The must-read stories and debate in health policy and leadership.

Safe care in long stay units

A care quality theme of this year has been repeated and growing concern about mental health, learning disability and autism hospitals. 

There have been a number of terrible cases, the most high profile being Whorlton Hall, as highlighted by BBC’s Panorama in the spring. Often, though far from universally, the concerns seem to relate to independent providers.

We have covered much of this mounting concern, and lately have been analysing the Care Quality Commission’s interventions – called actions – on this.

In relation to “safe care and treatment” independent providers have indeed seen substantially more interventions than the NHS since 2017. These actions cover some of the big areas of concern, like ability to assure residents’ safety and protection, including staff supervision and training.

But it is far from a simple picture: The NHS provides many more beds in these categories, but the most complex and long-stay patients are often in private sector units – and these often have the biggest problems. And NHS providers have substantially more action notices for another regulation, “staffing”, which covers staff numbers, training and experience.

The theme appears to be – and the CQC’s new mental health lead seems to agree – that the high-complexity long-stay units, where vulnerable people often stay for many months, a long way from family or friends, with high potential for neglect, are where the issue is. These tend to be in the independent sector and, in turn, these providers more often have governance problems, especially with recruitment and oversight of staff.

This story will clearly go on, with more CQC attention due this week, and NHS England having suggested a move away from private sector dominance in these services, while kicking off an independent “taskforce”.

Campaign fodder

Queen’s Speech or Conservative party manifesto?

With the Brexit deadline, a minority government, and the looming prospect of a winter general election, it’s hard to say if any of the 26 bills proposed on Monday by her majesty, on behalf of Boris Johnson, will be anything more than campaign fodder.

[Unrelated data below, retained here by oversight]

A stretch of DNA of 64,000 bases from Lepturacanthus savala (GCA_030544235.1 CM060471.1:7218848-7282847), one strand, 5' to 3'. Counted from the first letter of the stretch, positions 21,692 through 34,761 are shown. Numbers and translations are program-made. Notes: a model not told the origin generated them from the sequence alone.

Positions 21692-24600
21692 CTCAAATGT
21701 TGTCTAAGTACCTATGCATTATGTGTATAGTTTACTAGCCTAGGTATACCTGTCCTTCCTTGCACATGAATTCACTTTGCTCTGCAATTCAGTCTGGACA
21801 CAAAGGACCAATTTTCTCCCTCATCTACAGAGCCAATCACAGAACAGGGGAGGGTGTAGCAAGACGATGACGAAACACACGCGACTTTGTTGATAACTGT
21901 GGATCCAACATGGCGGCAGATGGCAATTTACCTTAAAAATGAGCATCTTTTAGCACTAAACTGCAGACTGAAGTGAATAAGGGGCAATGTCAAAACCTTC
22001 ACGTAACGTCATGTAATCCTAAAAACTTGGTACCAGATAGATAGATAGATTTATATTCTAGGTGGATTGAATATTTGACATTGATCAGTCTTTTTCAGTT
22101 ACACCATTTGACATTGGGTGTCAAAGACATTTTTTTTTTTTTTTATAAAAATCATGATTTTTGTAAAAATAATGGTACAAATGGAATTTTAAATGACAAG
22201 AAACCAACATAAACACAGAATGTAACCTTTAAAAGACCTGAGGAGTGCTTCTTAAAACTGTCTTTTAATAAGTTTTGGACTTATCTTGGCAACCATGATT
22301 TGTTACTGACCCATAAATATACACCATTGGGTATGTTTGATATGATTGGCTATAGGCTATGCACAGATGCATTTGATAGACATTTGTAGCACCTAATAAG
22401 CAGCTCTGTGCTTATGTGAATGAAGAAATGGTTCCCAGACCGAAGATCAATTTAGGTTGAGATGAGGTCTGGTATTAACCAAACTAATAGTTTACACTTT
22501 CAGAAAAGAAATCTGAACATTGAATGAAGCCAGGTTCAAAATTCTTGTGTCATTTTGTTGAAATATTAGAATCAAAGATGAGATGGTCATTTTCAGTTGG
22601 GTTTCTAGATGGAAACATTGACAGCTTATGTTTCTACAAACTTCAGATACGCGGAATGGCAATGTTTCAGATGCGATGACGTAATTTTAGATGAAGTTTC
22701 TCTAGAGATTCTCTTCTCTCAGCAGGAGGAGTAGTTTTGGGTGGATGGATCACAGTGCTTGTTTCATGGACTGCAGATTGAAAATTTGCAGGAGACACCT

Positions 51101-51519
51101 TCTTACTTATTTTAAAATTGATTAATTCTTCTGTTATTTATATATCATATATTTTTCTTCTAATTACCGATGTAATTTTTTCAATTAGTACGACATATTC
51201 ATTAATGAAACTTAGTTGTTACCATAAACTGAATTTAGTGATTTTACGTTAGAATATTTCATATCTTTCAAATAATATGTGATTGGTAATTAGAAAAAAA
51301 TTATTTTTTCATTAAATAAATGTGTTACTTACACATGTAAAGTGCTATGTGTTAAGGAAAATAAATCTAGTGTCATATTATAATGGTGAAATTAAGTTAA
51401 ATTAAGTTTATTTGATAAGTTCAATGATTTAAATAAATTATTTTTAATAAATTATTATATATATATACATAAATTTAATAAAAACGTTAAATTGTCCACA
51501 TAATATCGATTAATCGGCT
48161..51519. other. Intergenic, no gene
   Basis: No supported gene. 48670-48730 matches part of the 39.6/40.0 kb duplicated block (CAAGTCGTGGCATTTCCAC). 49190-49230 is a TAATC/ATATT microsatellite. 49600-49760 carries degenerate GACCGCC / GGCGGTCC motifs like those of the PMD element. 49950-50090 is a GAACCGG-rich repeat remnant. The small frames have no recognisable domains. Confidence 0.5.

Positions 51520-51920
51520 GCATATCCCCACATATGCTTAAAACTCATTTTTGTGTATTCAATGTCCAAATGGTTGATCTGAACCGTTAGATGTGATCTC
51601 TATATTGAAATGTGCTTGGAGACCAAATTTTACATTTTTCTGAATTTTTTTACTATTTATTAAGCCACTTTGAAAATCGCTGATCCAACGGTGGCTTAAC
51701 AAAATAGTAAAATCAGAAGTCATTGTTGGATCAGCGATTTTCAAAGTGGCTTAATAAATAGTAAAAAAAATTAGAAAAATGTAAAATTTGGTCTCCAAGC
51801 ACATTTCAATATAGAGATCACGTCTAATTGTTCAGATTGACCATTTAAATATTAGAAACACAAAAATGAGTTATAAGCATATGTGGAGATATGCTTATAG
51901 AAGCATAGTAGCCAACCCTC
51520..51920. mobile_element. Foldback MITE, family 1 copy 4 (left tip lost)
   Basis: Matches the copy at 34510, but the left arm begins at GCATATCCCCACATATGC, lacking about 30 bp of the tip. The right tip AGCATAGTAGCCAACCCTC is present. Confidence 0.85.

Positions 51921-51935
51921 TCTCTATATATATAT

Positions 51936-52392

Two of those bills concern the health service: a medicines and medical devices bill that would seek to loosen up regulation on trials and potentially see more professions prescribing; and a patient safety bill that would put the Health Service Safety Investigations Body on a statutory footing.

The former health secretary Jeremy Hunt is so concerned the latter will be lost in a general election he has asked other parties to include a similar commitment in their own manifestos (or could he be engaging in a little politicking himself?)

Other reforms proposed in the Queen’s Speech – to the Mental Health Act and to adult social care – have already been criticised for their vagueness. King’s Fund chief executive Richard Murray suggested that the government should stop pledging to fix social care without sharing a plan.

There was also a commitment to draw up a draft bill on legal change needed for the NHS long-term plan, as requested by NHS England.

Many in the health service will be unconvinced by the government’s commitment in the speech to “support and strengthen” workforce and resources, with it being unclear how this will come about, and immigration proposals also featuring in Monday’s agenda set to make the problem worse not better.